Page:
If I'm at all casual about the seams whose positions I've carefully detailed while fitting this pattern, the garment is in danger of being too tight to fit. Or it may simply fall off!

I need to know, when I sew, that the seams I planned to sew during the fitting stage, are the ones I actually do sew. The first important thing I do to achieve that goal, is by marking my seams accurately. My goal is to get the seams within 1/8" of what I've decided is correct. I may still loose a little one way or another. My final back and front seams will make up any final corrections, but if it's very much off it will be noticeable. I want to avoid that.

Next Posting - Seams To Fit: Making My Mark  

Friday, March 28, 2014

Ench By Sew-018 Boning Up on Bustiers: Part 1

I printed a bunch of this image
on postcard stock to make
bookmark/luggage tags I
slipped in big bags and pattern bags
associated with this project
The latest Enchanted by Sewing Podcast has been published!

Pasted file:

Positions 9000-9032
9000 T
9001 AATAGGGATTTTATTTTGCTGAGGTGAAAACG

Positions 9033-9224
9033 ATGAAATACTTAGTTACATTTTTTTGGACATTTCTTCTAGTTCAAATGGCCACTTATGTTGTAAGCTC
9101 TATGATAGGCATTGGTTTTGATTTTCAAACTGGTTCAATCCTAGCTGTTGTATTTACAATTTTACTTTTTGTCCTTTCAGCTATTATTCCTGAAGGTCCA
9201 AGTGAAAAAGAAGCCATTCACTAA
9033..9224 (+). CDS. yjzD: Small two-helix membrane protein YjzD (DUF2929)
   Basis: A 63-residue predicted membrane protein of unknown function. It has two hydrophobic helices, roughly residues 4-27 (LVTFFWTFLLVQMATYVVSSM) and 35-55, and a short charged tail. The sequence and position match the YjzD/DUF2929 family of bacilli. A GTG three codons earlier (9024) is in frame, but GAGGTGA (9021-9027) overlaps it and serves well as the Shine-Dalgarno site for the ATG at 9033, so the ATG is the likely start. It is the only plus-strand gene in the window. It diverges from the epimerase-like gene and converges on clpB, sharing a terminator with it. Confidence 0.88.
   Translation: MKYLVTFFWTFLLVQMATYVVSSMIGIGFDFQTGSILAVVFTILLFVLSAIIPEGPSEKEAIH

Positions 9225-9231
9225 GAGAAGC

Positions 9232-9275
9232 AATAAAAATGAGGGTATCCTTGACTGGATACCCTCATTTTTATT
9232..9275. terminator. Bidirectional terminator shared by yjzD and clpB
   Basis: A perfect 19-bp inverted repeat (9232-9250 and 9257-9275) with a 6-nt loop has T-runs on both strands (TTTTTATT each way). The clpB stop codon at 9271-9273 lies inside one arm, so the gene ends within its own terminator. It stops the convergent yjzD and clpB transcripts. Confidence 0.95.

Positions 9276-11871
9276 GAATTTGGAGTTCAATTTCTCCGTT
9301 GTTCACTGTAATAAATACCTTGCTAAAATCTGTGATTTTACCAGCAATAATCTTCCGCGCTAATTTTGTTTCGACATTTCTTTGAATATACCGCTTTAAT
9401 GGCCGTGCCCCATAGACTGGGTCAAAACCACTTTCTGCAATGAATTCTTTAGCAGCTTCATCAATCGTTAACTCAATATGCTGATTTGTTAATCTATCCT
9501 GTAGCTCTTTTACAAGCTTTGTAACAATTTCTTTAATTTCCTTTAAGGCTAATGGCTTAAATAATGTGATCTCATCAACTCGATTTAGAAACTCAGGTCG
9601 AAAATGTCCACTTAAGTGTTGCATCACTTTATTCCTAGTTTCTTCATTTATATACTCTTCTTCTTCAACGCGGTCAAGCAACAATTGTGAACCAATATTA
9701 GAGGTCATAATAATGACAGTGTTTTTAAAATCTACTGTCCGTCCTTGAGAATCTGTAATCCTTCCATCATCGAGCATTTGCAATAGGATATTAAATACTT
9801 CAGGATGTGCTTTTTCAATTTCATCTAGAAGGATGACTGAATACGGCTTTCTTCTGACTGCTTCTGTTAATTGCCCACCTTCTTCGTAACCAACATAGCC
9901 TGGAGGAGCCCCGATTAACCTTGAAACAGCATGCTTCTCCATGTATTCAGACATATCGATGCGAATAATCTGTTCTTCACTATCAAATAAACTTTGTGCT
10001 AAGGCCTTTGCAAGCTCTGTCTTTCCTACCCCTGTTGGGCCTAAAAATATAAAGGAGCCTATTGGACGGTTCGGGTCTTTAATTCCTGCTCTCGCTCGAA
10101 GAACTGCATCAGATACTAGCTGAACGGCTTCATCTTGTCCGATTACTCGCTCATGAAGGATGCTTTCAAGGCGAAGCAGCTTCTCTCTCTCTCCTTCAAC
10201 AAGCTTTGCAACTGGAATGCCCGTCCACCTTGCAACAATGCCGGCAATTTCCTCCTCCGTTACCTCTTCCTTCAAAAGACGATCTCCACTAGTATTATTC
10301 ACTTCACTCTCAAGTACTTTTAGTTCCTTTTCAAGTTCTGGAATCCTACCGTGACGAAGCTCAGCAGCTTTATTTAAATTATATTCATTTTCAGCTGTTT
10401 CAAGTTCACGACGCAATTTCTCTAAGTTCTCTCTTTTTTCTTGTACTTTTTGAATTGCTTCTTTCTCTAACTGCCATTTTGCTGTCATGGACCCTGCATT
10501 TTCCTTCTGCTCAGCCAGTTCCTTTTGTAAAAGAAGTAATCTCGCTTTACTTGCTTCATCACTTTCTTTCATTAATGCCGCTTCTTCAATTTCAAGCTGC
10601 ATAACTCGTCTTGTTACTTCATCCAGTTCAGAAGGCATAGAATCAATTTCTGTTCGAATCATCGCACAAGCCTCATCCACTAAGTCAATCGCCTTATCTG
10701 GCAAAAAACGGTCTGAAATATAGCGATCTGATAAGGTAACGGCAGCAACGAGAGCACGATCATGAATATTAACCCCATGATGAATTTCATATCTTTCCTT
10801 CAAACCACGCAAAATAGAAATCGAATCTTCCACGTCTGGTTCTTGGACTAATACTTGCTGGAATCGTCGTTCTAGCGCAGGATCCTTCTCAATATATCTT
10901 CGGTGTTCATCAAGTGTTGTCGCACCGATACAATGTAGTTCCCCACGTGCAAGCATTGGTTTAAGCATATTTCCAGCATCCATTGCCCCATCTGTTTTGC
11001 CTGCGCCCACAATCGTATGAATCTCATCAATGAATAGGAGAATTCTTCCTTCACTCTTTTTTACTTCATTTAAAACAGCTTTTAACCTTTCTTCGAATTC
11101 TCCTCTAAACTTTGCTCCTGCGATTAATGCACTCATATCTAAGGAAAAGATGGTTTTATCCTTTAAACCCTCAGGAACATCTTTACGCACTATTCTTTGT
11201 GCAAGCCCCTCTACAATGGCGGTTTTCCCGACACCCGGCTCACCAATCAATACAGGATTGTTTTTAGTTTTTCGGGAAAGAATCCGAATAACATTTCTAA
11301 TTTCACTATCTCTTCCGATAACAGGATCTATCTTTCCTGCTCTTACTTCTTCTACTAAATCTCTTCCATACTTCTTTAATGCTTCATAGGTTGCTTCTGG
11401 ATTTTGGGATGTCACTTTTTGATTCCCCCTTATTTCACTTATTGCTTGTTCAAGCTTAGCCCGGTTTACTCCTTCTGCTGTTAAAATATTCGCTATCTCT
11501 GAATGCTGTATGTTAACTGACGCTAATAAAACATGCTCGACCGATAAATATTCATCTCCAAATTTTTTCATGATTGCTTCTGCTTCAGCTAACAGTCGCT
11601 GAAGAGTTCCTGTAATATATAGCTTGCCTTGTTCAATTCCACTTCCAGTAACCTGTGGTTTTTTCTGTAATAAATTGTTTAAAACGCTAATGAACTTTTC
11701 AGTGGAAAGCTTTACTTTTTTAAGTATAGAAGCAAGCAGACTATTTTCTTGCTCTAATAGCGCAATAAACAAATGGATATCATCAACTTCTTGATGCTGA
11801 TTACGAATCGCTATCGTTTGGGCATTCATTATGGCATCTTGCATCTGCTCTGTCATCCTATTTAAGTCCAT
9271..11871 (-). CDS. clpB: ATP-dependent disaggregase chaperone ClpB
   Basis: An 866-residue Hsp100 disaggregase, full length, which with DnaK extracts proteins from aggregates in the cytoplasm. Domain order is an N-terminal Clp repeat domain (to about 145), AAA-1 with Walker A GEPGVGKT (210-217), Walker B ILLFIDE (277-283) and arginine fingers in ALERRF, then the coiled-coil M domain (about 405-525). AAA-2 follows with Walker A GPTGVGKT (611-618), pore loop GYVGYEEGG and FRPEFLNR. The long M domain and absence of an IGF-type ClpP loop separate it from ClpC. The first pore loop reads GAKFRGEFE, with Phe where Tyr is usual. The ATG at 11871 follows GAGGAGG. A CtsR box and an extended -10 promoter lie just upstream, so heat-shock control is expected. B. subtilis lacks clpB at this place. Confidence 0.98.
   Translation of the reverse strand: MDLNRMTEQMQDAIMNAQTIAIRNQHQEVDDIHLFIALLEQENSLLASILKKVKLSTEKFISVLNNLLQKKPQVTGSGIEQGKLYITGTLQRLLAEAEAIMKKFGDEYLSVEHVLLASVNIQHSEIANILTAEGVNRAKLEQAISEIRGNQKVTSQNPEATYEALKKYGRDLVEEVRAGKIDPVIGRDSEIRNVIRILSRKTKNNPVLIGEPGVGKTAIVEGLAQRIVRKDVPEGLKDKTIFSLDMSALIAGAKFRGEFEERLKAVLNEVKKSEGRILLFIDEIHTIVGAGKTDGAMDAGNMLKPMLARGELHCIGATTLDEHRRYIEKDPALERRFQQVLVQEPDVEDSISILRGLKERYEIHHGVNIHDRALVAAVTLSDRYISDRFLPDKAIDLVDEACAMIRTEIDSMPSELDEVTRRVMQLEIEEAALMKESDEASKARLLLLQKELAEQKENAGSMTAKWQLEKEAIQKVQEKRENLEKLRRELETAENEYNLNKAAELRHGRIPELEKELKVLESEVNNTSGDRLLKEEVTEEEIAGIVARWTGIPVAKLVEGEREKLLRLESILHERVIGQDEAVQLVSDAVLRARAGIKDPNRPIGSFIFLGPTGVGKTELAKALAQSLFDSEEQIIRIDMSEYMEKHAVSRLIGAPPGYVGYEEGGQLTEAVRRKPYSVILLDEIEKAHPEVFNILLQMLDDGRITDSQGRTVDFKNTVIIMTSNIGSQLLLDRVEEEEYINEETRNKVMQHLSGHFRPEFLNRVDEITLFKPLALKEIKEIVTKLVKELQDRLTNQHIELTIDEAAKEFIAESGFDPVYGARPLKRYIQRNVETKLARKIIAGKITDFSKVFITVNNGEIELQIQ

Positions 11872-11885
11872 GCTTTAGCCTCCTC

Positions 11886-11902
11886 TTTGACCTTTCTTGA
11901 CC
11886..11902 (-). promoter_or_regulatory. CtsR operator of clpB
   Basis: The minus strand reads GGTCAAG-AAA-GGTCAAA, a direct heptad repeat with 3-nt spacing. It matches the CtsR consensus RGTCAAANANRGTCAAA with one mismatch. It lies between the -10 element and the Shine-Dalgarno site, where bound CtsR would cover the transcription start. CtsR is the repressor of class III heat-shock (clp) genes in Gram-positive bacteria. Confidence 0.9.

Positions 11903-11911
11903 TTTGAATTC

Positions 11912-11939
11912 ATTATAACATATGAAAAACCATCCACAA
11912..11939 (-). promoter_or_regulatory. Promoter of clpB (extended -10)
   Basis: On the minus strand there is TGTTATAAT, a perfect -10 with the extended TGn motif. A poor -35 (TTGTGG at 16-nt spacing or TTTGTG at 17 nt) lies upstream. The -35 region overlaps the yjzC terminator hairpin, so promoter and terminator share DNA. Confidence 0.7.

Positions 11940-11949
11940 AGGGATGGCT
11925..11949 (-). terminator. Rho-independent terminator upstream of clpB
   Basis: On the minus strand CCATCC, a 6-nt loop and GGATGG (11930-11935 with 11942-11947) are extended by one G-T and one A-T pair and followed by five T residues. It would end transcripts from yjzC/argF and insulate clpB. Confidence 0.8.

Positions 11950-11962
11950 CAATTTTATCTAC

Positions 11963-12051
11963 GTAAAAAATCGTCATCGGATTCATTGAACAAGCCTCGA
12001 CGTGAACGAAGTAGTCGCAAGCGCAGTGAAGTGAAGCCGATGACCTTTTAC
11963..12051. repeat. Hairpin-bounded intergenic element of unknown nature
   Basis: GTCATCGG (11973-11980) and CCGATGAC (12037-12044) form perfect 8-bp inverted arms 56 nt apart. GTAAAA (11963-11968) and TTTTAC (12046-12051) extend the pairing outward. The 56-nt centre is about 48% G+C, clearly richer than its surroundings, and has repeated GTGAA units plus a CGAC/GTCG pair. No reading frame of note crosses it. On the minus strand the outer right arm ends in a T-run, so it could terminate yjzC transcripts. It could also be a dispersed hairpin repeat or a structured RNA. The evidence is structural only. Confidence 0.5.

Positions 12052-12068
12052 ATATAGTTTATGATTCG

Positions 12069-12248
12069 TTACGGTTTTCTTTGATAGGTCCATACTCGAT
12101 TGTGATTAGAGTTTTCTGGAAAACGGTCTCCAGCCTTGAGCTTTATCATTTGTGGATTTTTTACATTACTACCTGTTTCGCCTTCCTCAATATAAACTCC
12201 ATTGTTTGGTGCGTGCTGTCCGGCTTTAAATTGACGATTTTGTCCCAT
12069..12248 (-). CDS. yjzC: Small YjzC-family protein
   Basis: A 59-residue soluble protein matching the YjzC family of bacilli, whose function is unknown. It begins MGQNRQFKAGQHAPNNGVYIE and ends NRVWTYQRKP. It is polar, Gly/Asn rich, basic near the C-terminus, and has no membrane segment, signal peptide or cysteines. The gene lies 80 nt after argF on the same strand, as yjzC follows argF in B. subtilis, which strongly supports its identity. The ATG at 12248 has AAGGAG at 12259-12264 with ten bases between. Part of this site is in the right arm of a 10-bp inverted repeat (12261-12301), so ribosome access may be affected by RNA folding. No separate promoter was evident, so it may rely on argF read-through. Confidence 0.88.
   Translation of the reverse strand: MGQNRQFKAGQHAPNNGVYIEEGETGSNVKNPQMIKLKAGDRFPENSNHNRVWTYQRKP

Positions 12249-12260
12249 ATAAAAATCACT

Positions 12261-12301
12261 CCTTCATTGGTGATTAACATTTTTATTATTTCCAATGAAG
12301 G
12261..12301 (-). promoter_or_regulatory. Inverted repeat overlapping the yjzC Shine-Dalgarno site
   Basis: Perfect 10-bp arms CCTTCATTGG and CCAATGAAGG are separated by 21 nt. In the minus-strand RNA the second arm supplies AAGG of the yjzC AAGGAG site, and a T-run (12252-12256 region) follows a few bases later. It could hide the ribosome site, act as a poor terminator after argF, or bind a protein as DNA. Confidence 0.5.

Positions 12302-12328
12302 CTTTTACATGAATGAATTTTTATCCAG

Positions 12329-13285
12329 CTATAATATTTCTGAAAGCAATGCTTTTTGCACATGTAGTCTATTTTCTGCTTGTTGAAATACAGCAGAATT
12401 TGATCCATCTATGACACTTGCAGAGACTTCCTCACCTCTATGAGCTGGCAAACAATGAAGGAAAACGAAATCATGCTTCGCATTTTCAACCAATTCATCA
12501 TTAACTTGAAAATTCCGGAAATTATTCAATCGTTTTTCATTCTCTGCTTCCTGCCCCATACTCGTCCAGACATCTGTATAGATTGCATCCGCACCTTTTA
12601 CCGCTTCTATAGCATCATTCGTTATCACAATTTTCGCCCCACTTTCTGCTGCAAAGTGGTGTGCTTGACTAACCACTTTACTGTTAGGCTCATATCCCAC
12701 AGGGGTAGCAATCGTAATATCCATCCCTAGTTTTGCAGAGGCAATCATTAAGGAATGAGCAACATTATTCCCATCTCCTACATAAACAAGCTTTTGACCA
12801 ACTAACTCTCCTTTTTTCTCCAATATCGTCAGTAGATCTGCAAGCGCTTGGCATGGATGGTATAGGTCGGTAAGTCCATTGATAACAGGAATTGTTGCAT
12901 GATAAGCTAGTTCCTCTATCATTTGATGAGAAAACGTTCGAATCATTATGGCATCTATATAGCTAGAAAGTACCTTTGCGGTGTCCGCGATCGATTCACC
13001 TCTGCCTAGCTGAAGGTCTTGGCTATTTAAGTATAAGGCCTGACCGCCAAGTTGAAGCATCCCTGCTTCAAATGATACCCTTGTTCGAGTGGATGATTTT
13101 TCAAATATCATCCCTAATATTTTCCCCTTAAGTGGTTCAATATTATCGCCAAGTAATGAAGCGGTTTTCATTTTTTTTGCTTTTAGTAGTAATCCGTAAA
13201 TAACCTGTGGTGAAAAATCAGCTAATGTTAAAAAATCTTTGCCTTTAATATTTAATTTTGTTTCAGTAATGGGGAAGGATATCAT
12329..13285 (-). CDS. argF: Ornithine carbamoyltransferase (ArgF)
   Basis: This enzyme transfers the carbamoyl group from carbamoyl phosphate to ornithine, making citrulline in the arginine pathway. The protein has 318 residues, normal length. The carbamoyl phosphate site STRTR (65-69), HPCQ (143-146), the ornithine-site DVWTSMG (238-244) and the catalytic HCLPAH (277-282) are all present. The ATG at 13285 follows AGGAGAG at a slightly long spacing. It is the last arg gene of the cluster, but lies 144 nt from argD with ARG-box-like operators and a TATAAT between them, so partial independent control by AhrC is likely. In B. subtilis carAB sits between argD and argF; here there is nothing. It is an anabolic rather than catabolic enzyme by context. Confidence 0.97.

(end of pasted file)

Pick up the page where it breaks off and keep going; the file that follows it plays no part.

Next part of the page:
Two Ways to Listen
Option I)You can listen to the show right on the web by clicking on this link 

OR ~
Option ii)  Click on this link to iTunes  to download this and other Enchanted by Sewing shows to your mobile device (iPhone, Android, etc.) free from iTunes
Did I miss any links mentioned in the show? If so, please post here and let me know, or else email me EnchantedBySewing AT gmail DOT com
~ ~ ~
A bustier is an alluring garment, one many women would like to wear - if they dare. When I began to notice that women of all shapes, sizes and ages sewed and wore their bustiers with pleasure and pride, I decided to take a chance and learn to sew this very structured garment, that can be designed to flatter a wide variety of figure types.

- FIRST What is a bustier? It's not a corset, for one thing.


 • A soft torsolette is a bandeau
A long torsolette is a corselette

   Class I’m taking is from Lynda Maynard, an instructor at CaƱada College, San Francisco City College and also an instructor at Craftsy.

Lynda’s “Fit” Class on Craftsy, which I plan to take.

This posting I wrote for Me Encanta Coser, includes a number of links to
other bustier posts I wrote about this project, in the Web Resources section

- NEXT Pensimientos Primero:  Who might wear a bustier? Who do I want to create one?